Credit cards: Friends or foes?

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Wednesday, June 11, 2014

I GOT a special delivery two weeks ago. It was a bit heavy and contained in an attractive envelope as if winking at me to go open it. It was an announcement that I got a credit card upgrade.

The first time I got something like this was when I was just starting work, and I felt like, "Wow! I must be rich for this bank to offer me a free credit card!" How naïve I was then.

Credit cards are not created for the rich who can buy a car by paying cash. Rather these credit cards precisely target lower to middle income earners because these markets are the ones on a budget and may need to put some of their purchases in credit.


My dear readers, understand that the credit card business is exactly that: a business. Credit cards earn money from any or all of the following ways:

Membership Fee - which is usually waived during the first year (giving you time to get attached to your plastic friend who dupes you into not feeling your money saying bye-bye until your bill arrives).

Late Payment Charges - which is about 7% of the amount due or P200, whichever is higher

Monthly Interest Rate - this is the rate on the amount you have not paid by the due date. Take note that this is over and above the Late Payment Charges.

Others such as Returned Check Fee, Invoice Retrieval Fee, Card Replacement Fee, Cash Advance Fee, Installment Pre-termination Fee, Over Credit Limit Fee, Multiple Payment Fee, Gaming Service Fee, Service Fees for Foreign Currency Transactions and many more.

However, just like "The Force" in Star Wars, you can choose to use the power of credit cards for good and to your financial advantage.

In order not to be lured by the dark side of consumerism- something which is easy to succumb to when you're using plastic instead of cash- it is important, first and foremost, TO KNOW THYSELF.

If you are fully aware that you go berserk over the word "SALE" and you can relate fully to the agony of that girl in the Confessions of A Shopaholic then for your sake, cut your credit card and refuse any offer for one.

Do not go after that freebie worth around a hundred pesos of dessert wherein you have to pay a minimum of at least thousands in purchases, urging you to buy more to get something you may not actually want.

Again, the allure of what seems free does not necessarily mean it really is. Revert to the truth of the wisdom that there's no such thing as free lunch.

However, if you have fully meditated and know deep in your heart that you can be Luke Skywalker who can put down his light saber despite the temptation to give in to the dark side, then congratulate yourself and be worthy of the power given to you.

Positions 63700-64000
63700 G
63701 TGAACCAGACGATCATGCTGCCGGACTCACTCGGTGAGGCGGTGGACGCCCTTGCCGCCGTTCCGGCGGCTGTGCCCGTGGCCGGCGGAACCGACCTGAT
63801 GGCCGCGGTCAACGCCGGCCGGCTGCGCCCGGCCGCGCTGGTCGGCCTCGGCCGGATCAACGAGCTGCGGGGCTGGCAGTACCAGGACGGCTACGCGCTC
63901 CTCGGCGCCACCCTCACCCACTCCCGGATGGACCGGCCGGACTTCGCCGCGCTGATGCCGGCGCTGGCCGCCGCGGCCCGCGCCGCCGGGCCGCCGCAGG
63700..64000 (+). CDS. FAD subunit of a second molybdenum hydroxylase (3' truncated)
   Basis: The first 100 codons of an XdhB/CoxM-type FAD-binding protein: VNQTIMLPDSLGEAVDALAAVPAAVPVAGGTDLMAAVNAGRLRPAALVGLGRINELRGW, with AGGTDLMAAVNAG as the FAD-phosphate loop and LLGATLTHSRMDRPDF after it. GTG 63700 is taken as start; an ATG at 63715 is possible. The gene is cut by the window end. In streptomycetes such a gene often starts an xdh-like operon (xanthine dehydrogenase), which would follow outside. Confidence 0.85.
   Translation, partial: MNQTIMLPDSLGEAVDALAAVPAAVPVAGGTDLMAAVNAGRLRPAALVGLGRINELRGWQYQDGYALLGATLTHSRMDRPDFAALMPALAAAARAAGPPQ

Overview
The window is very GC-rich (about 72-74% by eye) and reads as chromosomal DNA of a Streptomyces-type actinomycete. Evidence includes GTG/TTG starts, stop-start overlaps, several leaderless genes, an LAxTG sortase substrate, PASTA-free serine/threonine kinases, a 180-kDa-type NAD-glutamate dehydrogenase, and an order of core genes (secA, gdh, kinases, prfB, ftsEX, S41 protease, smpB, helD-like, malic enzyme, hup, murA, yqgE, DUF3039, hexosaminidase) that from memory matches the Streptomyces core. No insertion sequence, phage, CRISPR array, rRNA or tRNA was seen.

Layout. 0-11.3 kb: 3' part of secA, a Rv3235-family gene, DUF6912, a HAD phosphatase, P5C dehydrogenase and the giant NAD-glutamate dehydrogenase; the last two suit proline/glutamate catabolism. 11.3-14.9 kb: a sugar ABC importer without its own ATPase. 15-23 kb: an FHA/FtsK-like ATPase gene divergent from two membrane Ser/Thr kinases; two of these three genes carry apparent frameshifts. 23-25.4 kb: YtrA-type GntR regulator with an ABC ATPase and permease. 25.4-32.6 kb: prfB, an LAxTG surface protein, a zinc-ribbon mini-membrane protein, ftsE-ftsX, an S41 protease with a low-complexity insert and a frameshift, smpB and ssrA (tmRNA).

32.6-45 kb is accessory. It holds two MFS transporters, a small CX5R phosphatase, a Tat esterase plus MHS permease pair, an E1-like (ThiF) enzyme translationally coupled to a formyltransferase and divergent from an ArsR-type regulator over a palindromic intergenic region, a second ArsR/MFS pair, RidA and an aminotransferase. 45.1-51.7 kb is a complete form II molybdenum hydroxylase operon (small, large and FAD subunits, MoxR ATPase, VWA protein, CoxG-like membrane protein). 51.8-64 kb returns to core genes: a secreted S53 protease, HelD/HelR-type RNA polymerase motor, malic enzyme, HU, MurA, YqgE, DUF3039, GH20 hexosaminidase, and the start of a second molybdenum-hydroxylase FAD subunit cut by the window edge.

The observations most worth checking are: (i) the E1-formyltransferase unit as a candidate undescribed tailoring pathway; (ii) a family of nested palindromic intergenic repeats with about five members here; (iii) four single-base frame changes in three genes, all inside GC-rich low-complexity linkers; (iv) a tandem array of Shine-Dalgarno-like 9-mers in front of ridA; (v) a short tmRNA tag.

But as they say, with great power comes great responsibility. So tread carefully and remember some basic tips on handling credit cards:

* As much as possible, have a maximum of only three credit cards. Assign each card for a purpose: one for paying bills, one for online purchases (research and ask your bank about its security features, there is usually a different kind of credit card meant only for online purchases), and one for regular purchases like groceries and fuel.

* Pay your Total Balance Due in full.

* Pay your Total Balance Due on or before the due date.

* Pay in cash for your wants or unplanned purchases

* Take a Cash Advance only if it's a matter of life and death. Unless you're an accountant or an expert in financial planning, borrowing money through credit card to support a business endeavor is very risky.

* Use the Time Delay Advantage that credit cards give to roll your budget and maybe earn from your purchases. However, I cannot stress this enough, make sure that you have "sure money" to pay the full amount by the due date as charges applied would wipe out any advantage you may have had for using the card.

* Use the convenience that credit card offers. Nowadays, it's not safe to carry around large amount of money, therefore the convenience that credit card offers is a big help.

* Maintaining a good credit standing also increases your overall credit standing, making it easier for you to apply for loans and other special financial needs. It can also be a ground for you to negotiate possible waiving of the annual membership fee for your card.

So, are credit cards friends or foes? Boon or bane? In the end, it's all a matter of self-control. Master yourself first. Only then can credit cards be tamed and turn into a friend.

Published in the Sun.Star Bacolod newspaper on June 11, 2014.


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